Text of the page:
Tuesday 7 May 2013

Dips and bumps on the way (Week 5, Tuesday)

The David Nash at Kew exhibition has just closed, so sculptures and installations throughout the gardens are being dismantled, leaving behind rather large pits in the ground that need filling. So I am learning the art of filling holes, as part of our team days :)

The main issue with filling holes is to make sure they do not sink, leaving unsightly and potentially unsafe dips and bumps where people walk. Therefore, one has to make sure the filling is quite compact. In order to achieve that, a process was developed:
  • Soil is taken in with tractors and spread in layers;
  • The layers are treaded on, with a typical heels-in walk to ensure that the most weight is applied (if you see us going round in circles and walking funnily, that's why);
  • The layers are raked with a landscape rake to ensure they are even;
  • The pits are thus filled up to slightly above the surrounding ground level;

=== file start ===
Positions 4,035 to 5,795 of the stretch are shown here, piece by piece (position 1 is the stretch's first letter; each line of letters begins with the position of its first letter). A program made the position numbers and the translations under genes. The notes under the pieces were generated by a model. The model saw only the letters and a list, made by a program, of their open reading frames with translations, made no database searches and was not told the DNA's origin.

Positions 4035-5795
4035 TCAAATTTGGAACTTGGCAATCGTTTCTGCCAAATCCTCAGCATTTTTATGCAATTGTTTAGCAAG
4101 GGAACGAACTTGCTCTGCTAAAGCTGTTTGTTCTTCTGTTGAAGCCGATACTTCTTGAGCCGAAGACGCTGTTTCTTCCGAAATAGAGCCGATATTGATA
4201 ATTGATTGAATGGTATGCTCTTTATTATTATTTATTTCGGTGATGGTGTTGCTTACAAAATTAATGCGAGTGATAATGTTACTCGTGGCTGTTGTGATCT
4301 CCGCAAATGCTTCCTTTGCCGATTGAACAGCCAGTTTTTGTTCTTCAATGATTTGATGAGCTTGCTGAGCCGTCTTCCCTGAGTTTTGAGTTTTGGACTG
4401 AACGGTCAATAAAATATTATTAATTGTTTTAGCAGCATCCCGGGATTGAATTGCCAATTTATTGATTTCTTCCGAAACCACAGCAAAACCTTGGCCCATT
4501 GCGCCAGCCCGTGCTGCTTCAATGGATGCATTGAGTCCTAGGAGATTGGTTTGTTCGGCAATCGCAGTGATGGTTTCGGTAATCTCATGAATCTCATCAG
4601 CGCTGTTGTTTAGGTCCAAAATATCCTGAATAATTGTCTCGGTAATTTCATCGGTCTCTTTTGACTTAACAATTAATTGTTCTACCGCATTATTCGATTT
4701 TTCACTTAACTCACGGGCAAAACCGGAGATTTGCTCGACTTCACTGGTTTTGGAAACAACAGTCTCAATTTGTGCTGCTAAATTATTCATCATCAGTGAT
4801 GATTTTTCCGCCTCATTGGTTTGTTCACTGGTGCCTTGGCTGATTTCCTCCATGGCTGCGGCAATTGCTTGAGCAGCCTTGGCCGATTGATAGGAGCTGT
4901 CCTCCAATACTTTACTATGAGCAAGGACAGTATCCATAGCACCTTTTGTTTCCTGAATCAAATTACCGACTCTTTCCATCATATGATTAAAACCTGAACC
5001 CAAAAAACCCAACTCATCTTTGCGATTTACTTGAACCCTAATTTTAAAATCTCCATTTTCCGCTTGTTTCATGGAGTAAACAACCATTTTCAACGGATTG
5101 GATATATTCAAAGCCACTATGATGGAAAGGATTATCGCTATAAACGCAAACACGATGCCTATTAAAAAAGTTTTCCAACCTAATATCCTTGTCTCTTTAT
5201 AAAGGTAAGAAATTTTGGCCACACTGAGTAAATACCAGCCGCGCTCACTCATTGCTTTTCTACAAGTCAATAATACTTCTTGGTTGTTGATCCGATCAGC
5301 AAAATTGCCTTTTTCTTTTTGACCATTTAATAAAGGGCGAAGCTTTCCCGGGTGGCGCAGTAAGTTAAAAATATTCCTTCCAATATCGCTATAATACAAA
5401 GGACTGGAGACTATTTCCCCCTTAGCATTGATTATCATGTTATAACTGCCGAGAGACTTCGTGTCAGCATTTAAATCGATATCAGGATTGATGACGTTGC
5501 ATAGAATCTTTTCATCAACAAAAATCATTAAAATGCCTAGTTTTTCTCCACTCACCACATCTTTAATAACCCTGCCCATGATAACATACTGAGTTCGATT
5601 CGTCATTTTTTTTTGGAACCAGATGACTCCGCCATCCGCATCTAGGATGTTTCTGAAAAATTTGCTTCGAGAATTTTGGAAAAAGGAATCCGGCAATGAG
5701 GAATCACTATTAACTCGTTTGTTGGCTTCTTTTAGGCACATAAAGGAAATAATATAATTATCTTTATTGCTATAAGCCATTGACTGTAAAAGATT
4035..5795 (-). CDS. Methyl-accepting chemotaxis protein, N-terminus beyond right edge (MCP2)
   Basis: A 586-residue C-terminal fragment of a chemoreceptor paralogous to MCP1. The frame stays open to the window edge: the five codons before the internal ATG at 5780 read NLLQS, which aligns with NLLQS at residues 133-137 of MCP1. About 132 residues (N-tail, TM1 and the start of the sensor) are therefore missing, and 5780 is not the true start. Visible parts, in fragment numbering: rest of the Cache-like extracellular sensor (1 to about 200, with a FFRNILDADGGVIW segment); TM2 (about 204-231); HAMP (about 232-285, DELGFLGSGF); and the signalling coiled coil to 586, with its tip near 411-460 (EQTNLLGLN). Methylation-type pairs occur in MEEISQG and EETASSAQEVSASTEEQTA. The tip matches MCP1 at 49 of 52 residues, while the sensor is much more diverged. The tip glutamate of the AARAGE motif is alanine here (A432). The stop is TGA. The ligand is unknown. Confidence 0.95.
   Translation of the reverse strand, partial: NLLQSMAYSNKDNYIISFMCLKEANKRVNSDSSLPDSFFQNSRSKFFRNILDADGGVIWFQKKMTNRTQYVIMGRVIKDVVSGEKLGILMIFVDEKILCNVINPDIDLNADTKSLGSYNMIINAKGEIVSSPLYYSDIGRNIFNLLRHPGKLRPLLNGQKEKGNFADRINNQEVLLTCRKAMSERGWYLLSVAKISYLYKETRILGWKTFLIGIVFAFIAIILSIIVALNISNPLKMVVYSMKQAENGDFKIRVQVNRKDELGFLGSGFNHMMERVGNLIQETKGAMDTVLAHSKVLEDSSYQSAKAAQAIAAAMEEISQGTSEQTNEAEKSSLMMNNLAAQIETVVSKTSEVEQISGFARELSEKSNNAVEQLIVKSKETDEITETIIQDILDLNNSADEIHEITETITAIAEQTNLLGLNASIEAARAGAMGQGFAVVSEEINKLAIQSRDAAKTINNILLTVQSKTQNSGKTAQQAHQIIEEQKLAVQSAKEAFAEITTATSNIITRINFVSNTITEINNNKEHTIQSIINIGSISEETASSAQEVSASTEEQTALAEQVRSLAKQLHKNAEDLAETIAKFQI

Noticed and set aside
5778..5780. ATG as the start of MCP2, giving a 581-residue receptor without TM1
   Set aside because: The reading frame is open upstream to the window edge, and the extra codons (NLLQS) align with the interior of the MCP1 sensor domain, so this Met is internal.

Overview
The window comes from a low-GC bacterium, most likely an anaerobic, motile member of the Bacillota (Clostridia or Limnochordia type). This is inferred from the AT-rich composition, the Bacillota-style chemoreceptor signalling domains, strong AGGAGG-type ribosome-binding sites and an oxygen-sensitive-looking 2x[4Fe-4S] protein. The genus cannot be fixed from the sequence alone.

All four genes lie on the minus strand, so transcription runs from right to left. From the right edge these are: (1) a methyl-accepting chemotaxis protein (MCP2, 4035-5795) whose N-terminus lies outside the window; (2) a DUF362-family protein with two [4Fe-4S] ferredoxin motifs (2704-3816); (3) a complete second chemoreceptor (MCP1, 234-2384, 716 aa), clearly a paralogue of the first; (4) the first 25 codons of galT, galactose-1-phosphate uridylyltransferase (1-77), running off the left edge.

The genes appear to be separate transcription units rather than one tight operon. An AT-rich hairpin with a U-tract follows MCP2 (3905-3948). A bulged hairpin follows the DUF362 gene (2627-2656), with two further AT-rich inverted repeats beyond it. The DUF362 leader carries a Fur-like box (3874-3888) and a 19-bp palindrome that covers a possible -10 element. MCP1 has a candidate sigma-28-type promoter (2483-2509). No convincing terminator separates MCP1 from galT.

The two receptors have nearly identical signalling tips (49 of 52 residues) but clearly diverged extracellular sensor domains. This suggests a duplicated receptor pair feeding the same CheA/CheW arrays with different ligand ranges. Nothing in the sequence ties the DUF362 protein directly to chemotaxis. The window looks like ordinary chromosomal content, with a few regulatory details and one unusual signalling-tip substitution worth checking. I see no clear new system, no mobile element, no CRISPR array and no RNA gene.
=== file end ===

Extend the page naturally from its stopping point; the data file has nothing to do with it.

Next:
• The soil is levelled carefully;
  • Grass seeds are sown and raked in gently;
  • The area, in particular if large, is fenced off to allow grass to grow undisturbed.
Soil is taken to the pit
A layer of soil is treaded on

A layer ready for raking
Checking the filling is level

Grass sown , area fenced off

I did gardening at the weekend as well as during the week, and that meant I was so unbelievably tired, probably the most tired I've ever been, and therefore felt overwhelmed and started questioning my new career.

For someone that is used to work mainly in an office, for how much one can love it, physical work is demanding and takes some getting used to. I needed to pace myself throughout the task, as I felt that my muscles were not going to take much more, and because I was trying to conserve energy, it was even difficult to join in the team banter.

It is getting better now, my colleagues were very supportive, apparently everyone gets very tired if they do not get proper rest it's not only me being a relative newbie - but that is definitely something to take into consideration: you can get quite disheartened from sheer fatigue.

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